5 Tips for Pairing Wine and Chocolate

Wine and chocolate seem like natural partners. Both delicacies offer untold pleasures. And, there are many similarities in their developmental process. 

Both cacao and grapes go through extensive fermentation to create the wine and chocolate that we enjoy. Just as winemakers utilize grape skins for tannin and acid development, chocolatiers work with the surrounding pulp of the bean to develop a bolder, sweeter product. Furthermore, the flavor profile of grapes used to make wine and cocoa pods used for making chocolate are dependent upon soil and climate conditions. It’s no wonder wine aficionados and chocolate lovers are often one and the same.

Despite their similarities, the flavors of wine and chocolate aren’t always compatible. That’s because chocolate can be simultaneously sweet, bitter, acidic and fruity – which can overpower a wine and making it taste flat. Utilize these 5 tips when pairing wine and chocolate:

1. Make sure the wine is sweeter than the chocolate.

This is especially true when it comes to pairing desserts with wines. Super rich, decadent, chocolate desserts (such as brownies, or fudge) should be paired with a dessert wine such as the St. Amant Bootleg Port.

2. Match lighter, more elegant chocolates with lighter-bodied wines and stronger chocolate with more full-bodied wines.

For example, pair an intense 70% cacao dark chocolate with Lucas Winery Late Harvest.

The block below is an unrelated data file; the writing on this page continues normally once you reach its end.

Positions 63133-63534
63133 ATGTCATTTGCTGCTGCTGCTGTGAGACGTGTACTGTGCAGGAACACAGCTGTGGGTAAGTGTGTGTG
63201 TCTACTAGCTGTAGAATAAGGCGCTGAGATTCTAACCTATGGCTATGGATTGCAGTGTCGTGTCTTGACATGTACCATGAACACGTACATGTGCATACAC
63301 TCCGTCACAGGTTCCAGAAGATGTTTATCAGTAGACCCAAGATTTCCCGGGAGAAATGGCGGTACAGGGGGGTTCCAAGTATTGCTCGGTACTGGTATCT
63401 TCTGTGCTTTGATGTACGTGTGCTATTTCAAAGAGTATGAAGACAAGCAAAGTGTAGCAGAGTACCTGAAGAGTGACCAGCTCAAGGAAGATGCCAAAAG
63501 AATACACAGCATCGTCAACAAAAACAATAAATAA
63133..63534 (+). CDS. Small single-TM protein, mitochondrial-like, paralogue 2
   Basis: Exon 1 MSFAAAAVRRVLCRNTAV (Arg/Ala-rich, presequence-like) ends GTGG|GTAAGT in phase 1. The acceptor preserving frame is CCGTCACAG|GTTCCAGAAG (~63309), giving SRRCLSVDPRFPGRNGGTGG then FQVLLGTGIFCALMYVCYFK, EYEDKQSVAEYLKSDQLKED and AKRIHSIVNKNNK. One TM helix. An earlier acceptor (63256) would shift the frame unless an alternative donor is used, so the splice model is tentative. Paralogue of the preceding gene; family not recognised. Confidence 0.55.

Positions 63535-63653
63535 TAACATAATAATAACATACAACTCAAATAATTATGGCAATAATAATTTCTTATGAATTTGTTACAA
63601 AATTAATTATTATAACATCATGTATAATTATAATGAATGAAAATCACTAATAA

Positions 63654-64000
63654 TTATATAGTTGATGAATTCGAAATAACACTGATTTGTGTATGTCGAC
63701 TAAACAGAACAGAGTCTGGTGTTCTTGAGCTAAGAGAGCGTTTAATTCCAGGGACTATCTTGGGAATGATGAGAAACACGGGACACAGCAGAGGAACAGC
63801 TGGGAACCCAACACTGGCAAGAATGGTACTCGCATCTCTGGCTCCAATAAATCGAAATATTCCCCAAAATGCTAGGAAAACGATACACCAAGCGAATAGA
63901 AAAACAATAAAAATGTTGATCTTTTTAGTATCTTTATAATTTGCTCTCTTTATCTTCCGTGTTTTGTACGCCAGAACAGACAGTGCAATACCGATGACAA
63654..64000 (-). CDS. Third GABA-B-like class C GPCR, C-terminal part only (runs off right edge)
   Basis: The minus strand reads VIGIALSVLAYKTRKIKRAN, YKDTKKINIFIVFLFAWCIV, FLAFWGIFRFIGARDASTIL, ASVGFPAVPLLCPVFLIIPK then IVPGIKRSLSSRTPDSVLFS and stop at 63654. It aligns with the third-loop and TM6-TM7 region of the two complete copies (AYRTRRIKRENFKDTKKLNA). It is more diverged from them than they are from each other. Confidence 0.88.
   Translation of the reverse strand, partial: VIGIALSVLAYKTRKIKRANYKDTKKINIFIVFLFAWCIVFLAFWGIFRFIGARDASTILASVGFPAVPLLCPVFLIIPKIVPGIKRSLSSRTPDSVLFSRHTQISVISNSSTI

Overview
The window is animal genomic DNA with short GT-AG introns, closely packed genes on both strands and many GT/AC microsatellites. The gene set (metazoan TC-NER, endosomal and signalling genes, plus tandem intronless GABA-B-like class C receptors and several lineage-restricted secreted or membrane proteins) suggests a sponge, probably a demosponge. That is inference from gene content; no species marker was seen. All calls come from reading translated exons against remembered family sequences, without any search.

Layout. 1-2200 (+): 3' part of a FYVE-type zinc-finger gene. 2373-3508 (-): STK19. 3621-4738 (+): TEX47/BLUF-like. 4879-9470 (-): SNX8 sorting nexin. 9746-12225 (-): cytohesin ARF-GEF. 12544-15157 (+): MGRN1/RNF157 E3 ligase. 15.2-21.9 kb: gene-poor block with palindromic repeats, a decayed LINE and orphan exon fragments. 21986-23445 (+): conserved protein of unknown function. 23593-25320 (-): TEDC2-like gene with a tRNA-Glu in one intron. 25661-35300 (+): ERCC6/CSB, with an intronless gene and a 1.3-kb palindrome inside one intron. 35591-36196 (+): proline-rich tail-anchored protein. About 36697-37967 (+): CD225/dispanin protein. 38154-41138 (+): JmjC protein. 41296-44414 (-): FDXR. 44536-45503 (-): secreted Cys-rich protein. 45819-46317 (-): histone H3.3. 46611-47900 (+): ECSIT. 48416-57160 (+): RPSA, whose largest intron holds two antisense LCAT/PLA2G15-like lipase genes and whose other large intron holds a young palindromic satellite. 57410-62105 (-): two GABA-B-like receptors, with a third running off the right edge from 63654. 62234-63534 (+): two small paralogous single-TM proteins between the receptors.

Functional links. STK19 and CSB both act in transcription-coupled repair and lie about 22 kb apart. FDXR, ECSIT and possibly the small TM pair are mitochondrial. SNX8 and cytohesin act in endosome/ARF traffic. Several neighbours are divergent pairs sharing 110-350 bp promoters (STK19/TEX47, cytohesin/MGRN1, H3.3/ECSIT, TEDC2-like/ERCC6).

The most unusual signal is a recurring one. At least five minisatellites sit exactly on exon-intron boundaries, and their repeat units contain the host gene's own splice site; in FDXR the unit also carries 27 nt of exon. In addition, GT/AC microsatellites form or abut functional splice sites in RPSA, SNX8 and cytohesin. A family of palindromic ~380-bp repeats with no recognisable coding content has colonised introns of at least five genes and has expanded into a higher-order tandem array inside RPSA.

3. If you want to pair wine with flavored chocolate, such as cherry, mint or chili – focus on accenting those flavors.

Let’s say you like some spice to your chocolate, so with your chili chocolate, look to pair with a Syrah with a deep berry flavor that finishes spicy, such as McCay Cellars Syrah.

4. Chocolate may actually be easier to pair with wine when it is an ingredient in a dish.

The chocolate gives the dish some depth, a hint of chocolate flavor and a nuanced sweetness.  For example, pair Michael-David Winery 6th Sense Syrah with Chocolate Chicken Mole. 

5. If you taste multiple combinations, taste sweeter chocolates and wines last.

As Wine Spectator magazine puts it, “Sugar is more persistent than dark chocolate, so taste sweeter chocolates and wines last.” Afterall, you don’t want one tasting to affect the next tasting!

The 23rd Annual Lodi Wine and Chocolate Weekend 

  • Look for this popular Lodi festival on February 7th, 8th and 9th, 2020, where you can taste handcrafted Lodi wines and decadent chocolate treats from over 50 wineries in the Lodi appellation.  It’s a fun way to find out what suits your palate when it comes to wine and chocolate pairings! Purchase tickets and find more information about the Lodi Wine and Chocolate Weekend and if you need to find accommodations in Lodi, check out the various hotels, bed and breakfasts and vacation rentals. This would be a perfect getaway for those of you who need a plan for Valentine’s Day! 

While using these tips to optimize wine and chocolate pairings, perhaps the best way to find wine and chocolate pairings that work for your palate is to experiment. Palatable pairings can come from unexpected combinations. 

The more you experiment, the sharper your palate will become! 

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Get Your Rhone on in Lodi Wine Country

Rhone varietal wines are made from 22 specific grapes varieties that thrive in the Mediterranean climate of the Rhone Valley in Southern France. The most well-known of the Rhone grape varieties include Syrah, Mourvèdre, Grenache Noir, Viognier, and Roussanne.